1. Breaking a set narrative can be pretty tough - see Bill Shirer in late 1930s Berlin. Admittedly the Nazis didn't have Digg and Wikipedia to deal with.

2. A true counter-narrative will be absolutely crucial to the stabilization of Iraq. Right now, we have a winner: stop al-Qaeda from blowing up the neighborhood. But a negative goal only unifies in the short term. The central government needs to articulate a political vision for Iraq, or as al-Qaeda gets reduced, Iraqi society will break into factions again.

Disrupting the true believers, as you described, may work well with the current negative narrative, but doesn't seem robust enough for the next phase.

I appended a link here to a recent post about Bill Roggio's Public Multimedia and Dan Gillmor's comments on citizen journalism. I have trouble with trackbacks, so here is the link.

7/18/2007 09:34:00 AM  
Blogger wretchard said...

See my latest at Capturing the Man, Destroying the Idea regarding the breaking story of the arrest of al-Qaeda's top man in Iraq.

7/18/2007 09:38:00 AM  
Blogger David M said...

Trackbacked by The Thunder Run - Web Reconnaissance for 07/18/2007
A short recon of what’s out there that might draw your attention, updated throughout the day...so check back often.

7/18/2007 09:45:00 AM  
Blogger wretchard said...


I think the right response to the questions raised by your "hearts and minds" is to just go and do it. There's no reason why one can't set up a TV station -- like Talking Heads TV -- on the Internet. But some investment is necessary. Research, language capability, interactivity with an Arabic audience. Shannen Rossmiller, the Montana mom who has been catching terrorists faster than a medium-sized intelligence department, has shown us how. But other than the requirement for a lot of midnight oil burning, I don't see why any of us can't be superstars on the Arabic Net.

7/18/2007 03:42:00 PM  
Blogger RDS said...

We can't even begin the narrative until we have a good name for what's going on. "GWOT" and its various proposed substitutes come up short.

I propose humbly the term "Counterjihad."

It's directly to the point, names the opponent (jihadists), doesn't blanket all muslims but makes clear it's a response to something coming out of islam, and is broad enough to counter not only the hot war but also creeping sharia, and isn't so narrow as to focus on al-Qaeda but a whole umbrella of threats.

And it makes clear it's defensive and not imperialistic.

Sure I'd love to use Crusade instead but THAT'S a non-starter! :)

More developed arguments at my posting The Counterjihad.

Hey, it's an idea...

7/18/2007 05:28:00 PM  
Blogger Ari Tai said...

re: counter-narrative.

I wonder how much it costs us to only tell the truth as best we know it? The enemy in this war-yet-not-a-war has no hesitation to lie. The Brits did some phenomenal deception and propaganda during WW2. I hope we are doing the same today, but I worry, am almost certain we are not.

The tools these fascists are using are our invention, we can take them away if we choose to (let them build their own). But maybe governments can't do this given our current sensibilities, perhaps it’s best left to private efforts.

We can take away the distributed media channel by flooding it ourselves, and encouraging our side to watch closely the big media who are able to decipher the fake from the real (means they have inside information and relationships to be able to sort the good courier of a tape, thumb-drive, or web-site download from the bad courier). Which should be enough to lead to their AQ contact's elimination. Fill the channels with both misinformation intended to start fights and even more horrific staged atrocities. Video and audio that makes the fabled (or not) cannibalism story look mild.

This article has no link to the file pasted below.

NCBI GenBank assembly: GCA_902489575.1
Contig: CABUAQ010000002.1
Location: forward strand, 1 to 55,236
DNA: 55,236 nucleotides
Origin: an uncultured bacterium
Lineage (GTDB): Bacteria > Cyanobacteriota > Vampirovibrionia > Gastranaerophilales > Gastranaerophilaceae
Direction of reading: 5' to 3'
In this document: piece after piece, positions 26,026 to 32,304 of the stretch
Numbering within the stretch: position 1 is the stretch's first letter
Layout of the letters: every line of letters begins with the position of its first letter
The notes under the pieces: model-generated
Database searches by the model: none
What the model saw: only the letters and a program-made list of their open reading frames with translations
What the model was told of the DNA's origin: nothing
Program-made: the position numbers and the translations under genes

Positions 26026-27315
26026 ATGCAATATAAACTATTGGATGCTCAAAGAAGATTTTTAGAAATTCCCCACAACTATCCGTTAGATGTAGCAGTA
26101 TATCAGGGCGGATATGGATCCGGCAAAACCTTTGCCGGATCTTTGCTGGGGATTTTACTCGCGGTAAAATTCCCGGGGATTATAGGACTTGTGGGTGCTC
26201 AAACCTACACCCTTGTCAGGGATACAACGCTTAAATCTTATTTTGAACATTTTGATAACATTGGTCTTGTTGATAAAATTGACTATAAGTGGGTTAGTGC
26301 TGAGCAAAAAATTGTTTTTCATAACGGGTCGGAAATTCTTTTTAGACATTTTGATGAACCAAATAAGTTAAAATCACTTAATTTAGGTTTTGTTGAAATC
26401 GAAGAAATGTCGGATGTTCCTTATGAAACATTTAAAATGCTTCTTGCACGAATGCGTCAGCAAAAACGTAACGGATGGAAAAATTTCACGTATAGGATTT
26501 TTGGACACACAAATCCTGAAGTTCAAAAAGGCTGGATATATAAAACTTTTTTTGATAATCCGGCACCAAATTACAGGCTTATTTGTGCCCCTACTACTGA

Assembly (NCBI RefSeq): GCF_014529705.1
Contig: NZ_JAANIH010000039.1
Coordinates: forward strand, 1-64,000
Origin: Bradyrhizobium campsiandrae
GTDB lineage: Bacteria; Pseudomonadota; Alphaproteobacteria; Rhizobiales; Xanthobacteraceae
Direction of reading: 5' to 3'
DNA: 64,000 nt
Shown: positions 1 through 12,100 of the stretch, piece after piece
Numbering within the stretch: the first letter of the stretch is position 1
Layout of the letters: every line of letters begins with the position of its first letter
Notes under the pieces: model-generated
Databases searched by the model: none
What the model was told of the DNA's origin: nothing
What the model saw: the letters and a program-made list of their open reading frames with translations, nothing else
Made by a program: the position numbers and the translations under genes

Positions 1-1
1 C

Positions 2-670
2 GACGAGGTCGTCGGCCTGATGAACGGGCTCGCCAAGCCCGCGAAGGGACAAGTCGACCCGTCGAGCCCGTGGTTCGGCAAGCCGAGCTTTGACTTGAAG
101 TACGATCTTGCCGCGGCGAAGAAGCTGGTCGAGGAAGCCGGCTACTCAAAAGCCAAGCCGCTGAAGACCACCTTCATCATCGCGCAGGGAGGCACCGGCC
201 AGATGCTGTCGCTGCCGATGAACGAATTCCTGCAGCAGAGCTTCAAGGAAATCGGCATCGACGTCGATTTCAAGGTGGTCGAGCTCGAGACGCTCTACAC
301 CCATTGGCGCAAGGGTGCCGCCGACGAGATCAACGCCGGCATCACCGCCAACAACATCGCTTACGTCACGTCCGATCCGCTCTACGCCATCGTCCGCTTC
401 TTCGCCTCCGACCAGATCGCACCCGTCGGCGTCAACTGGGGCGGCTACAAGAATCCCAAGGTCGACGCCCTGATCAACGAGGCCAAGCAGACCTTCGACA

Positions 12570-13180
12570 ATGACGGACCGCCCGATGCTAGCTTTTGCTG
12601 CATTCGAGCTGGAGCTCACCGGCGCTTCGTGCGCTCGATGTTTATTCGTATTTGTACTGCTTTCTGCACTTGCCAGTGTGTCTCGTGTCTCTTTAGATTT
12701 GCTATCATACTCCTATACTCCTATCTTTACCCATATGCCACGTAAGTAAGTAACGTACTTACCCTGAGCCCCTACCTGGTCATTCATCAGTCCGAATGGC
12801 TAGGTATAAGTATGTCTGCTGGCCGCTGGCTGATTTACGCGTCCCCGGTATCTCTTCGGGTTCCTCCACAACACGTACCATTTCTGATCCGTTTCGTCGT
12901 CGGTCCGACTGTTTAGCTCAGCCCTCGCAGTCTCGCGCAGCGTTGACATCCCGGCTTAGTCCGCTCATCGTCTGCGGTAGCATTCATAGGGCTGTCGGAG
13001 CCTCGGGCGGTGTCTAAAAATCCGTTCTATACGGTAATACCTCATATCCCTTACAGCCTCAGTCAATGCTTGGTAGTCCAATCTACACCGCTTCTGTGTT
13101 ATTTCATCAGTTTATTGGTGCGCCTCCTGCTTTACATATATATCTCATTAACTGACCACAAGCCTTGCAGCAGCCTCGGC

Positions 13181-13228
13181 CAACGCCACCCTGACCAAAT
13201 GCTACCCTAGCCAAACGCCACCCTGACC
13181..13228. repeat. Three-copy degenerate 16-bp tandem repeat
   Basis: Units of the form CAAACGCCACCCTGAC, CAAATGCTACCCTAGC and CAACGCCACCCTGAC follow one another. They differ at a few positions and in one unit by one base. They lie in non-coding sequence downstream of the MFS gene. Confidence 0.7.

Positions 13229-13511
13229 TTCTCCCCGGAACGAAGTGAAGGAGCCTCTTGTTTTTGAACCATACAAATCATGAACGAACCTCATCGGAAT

The local populace (encouraged, if not outright claimed as fact by their elected-or-not leaders, including religious) think we do this and worse, so there’s no additional harm here. Many of our own citizens are willing to believe the worst so it can’t make any difference in public opinion polls. Whomever does this on civilization's behalf could even occasionally let the big media know that this is going on and every few months publish the list of vids they faked from a year or so ago given the operational value fades quickly for those we’re targeting.

It'd have the added benefit of smoking out all the faux stringers who are little different than the NVA agents embedded in the South Vietnamese army. And the AQ groups that are currently using the web will have to establish more traceable signatures to assure authenticity to each other, which will result in more leaks and kills.

What's needed mirrors AQ's media organization - a small number of distributed teams (10s – 100s of people) with some minimal Hollywood skills to each turn out an atrocity YouTube every few days and some on-the-ground private channels (Iraqi, Afghan and other foreign citizens who love freedom and can keep a secret) to deliver the media using the same anonymous runners / children to the same stations that now broadcast AQ propaganda uncritically (with a smaller percentage published on the Web).

Where every week some horrific manner of abusing and killing the military and civilians (and offending religious sensibilities), each more appalling than the past, is introduced (causing the major media to have to go investigate for themselves, and AQ to eventually start to deny their role). For that matter, be an equal opportunity appall-er, do the same to the good guys, tell stories about how absolutely degraded we are and the terrible things we’re doing to everyone else. Make it so bad it defies belief and it too must be investigated by major media, so they come to the military or other institution’s defense (Yes, I know, but I can dream).

Best case, we'd have a large enough effort by these teams to generate a knock on all those big media doors every couple of hours.. Every AQ product should be lost in 10 of ours. In time they might learn to just say "go away we do our own reporting."

It would also separate the adults from the children back here (civilization). People would have to decide what to believe based on their faith in their country, its people, its leaders and representatives, and its system of government, not one narrative v. another.


7/18/2007 05:41:00 PM